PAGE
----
Megaprosthesis Total Knee Replacement For Periprosthetic Fracture
There are some patients that I will never forget despite the thousands I treat each year. It is either because of the severity of their orthopaedic conditions or how they turned out after their treatment. Every difficult case is a major learning experience for me, lessons learnt and cherished for my future patients. Sometimes you are all they have.
They have endured a difficult journey and have ended up in your clinic for help. We have been blessed with certain clinical and orthopaedic skills to help our patients. This is what surgeons do.
About Mdm CC*
Madam CC is in her fifties and owns a stall. She has always suffered with knee pain in the younger days and never really participated in sports. Over time, the pain became too unbearable and her knee was so bowed that she could hardly run her food stall and provide for her family.
In her early fifties, she underwent a knee replacement procedure for her arthritic right knee and made a good recovery and was back to work after about 2 months.
Unfortunately, Madam CC sustained a fall due to the slippery conditions at the market. She landed heavily on her right operated knee and experienced severe pain. X-rays showed that she had fractured her bone around the knee replacement implant. The implant was completely loose, and she needed revision surgery to manage her injuries.
Assessment and procedure
We explained to Madam CC that she would require surgery.
After assessment, it was discovered that the bones around her loose implants could not be salvaged and the fracture could not be repaired with her old implants still in the knee.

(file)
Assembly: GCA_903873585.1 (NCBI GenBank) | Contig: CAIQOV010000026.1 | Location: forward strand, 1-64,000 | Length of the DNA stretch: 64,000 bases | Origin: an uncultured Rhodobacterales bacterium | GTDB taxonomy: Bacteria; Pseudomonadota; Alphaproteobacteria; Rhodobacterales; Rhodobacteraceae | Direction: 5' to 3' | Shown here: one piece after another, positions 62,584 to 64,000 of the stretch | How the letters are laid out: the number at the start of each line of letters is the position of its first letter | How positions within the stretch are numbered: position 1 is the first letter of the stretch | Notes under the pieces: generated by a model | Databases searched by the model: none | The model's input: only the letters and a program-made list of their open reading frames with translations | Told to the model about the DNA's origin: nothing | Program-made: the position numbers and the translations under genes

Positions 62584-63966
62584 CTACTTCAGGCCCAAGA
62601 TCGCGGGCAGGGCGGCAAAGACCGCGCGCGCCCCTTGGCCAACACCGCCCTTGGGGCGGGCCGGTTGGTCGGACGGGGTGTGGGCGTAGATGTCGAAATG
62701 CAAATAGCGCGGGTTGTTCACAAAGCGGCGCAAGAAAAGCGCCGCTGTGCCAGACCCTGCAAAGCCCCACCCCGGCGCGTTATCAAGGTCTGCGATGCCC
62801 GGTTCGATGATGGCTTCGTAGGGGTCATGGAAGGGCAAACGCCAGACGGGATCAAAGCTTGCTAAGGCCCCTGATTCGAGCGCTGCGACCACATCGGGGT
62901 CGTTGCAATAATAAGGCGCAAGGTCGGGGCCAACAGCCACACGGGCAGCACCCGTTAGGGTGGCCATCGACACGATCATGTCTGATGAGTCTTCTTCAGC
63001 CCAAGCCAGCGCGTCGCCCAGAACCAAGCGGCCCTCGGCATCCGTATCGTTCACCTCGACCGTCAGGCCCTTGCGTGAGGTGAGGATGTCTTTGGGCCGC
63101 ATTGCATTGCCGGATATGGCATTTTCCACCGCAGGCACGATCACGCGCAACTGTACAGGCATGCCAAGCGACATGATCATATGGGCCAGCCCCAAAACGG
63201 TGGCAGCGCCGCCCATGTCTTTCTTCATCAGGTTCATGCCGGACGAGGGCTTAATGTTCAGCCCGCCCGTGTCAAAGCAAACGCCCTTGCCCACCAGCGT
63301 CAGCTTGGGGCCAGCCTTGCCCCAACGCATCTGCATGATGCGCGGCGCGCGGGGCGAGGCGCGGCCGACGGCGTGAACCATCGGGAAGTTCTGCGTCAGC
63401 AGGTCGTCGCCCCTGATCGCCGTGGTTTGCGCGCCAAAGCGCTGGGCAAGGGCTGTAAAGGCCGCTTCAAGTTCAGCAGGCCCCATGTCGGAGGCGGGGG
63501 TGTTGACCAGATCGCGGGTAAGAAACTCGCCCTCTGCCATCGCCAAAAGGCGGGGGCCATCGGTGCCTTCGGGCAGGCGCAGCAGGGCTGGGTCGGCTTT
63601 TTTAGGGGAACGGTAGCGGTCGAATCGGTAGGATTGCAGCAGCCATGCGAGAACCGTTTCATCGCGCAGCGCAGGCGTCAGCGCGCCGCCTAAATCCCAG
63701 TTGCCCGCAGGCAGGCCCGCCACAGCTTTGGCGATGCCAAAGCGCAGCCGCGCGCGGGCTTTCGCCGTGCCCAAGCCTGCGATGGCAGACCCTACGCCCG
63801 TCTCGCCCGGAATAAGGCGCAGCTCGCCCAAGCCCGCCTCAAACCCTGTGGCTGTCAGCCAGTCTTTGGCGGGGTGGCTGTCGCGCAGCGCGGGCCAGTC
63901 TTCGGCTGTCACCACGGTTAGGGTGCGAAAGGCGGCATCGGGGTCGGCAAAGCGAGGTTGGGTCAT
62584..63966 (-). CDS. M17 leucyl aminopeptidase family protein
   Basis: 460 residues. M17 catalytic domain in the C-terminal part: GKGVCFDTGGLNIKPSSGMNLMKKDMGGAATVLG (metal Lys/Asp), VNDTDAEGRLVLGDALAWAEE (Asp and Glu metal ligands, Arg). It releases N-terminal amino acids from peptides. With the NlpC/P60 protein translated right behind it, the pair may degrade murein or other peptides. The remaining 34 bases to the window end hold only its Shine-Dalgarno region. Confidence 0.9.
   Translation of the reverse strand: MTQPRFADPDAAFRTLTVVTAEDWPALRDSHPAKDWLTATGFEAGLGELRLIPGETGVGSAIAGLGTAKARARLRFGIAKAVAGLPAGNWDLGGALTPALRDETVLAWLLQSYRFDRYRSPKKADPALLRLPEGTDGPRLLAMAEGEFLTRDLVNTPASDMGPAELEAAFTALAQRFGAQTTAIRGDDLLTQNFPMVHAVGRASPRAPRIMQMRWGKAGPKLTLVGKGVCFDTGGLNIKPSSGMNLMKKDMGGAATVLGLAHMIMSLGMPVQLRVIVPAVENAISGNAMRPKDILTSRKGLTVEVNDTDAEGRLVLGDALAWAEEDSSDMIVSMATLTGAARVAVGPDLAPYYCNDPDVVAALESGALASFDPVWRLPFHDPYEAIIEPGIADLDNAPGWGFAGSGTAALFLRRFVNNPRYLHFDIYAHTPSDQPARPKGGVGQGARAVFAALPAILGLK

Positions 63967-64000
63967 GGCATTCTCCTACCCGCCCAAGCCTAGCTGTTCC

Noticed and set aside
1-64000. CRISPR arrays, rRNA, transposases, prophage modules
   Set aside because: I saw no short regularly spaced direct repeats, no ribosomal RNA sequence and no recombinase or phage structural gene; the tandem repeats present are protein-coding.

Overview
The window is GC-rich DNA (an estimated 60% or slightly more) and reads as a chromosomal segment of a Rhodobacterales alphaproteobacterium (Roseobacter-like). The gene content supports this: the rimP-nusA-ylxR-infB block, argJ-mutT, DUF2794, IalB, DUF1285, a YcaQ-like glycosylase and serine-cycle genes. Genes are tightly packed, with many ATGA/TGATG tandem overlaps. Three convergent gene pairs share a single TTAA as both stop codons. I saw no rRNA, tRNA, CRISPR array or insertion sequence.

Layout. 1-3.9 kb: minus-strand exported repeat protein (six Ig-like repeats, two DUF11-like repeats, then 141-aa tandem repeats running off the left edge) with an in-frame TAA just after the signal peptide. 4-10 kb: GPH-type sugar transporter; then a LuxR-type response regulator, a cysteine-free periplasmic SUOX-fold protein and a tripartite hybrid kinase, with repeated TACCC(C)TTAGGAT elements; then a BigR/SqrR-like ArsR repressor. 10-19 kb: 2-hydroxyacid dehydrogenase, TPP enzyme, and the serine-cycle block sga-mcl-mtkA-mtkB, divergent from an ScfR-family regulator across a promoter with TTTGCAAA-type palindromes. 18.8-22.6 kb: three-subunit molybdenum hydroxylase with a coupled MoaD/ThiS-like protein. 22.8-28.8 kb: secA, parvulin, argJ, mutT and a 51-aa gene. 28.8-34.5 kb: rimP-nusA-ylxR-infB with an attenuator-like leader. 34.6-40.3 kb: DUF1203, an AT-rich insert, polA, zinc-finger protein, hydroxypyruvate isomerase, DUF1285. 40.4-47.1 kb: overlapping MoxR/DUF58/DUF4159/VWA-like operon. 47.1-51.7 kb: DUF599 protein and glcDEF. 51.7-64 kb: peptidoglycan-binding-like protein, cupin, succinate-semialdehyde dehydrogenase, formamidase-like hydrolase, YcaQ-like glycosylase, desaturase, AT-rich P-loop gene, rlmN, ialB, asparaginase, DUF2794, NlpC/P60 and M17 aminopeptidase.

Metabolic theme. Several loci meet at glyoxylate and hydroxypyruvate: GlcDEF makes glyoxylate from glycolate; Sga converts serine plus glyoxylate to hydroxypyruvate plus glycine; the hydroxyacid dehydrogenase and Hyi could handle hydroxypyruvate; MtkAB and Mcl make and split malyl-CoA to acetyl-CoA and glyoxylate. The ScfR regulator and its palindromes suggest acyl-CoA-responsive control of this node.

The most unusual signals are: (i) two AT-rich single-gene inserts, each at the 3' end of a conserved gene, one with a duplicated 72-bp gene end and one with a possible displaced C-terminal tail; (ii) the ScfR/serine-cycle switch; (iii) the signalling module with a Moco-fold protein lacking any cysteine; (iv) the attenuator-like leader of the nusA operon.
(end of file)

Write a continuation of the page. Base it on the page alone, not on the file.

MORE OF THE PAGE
Revision surgery with bigger implants were required to replace not just her current implants but also her fractured bones. This would enable her to start her rehabilitation as early as possible before her muscles weaken and atrophy.
The surgery lasted about 3 hours. The first part of it was to enter her knee joint through her old surgical scar. All the fracture fragments and loose knee implant were removed without much difficulty.
We took measurements of the bone gaps in the knee and calculated which combination of implants would be needed to fit the mega-prosthesis. This included the femur and tibia components, as well as the plastic component in between. We were satisfied with the stability of her knee implants and proceeded to remove the trial implants.
After further washing out her knee to prevent any future infection, we prepared all the various components of her actual mega-prosthesis implant. This was a crucial part of the surgery that needed coordination from the surgical team surgeon, nurses, and the implant company representatives.
The correct sized components were removed from their individual boxes and assembled with nuts and bolts. The bone cement was prepared, and all members of the surgical team were on standby.
We proceeded to fill the femur bone and tibia bone with cement before inserted the respective components in position. The leg was finally straightened, excess cement removed, and remaining cement allowed to harden.
There was an audible sigh of relief when this was finally done!
When dealing with complex implants, it is crucial that each component is sized correctly, placed in an optimal position, and held with the right bolts. Cement also brings some excitement into the equation because of the time factor. You do not want to put it in when it is too watery or too late when it is starting to harden. While the clock is ticking, this sequence of events needs to be executed timely and without any mistakes.
We were happy to see Madam CC doing her physiotherapy in hospital just a day after her surgery. She was walking with a frame followed by a walking stick. She was happy to be able to walk as she feared not being able to walk would cost her her business.
Madam CC continued to do well in her out-patient rehabilitation program and now runs her stall without any walking aid.
*Names have been changed to protect the identity of individuals.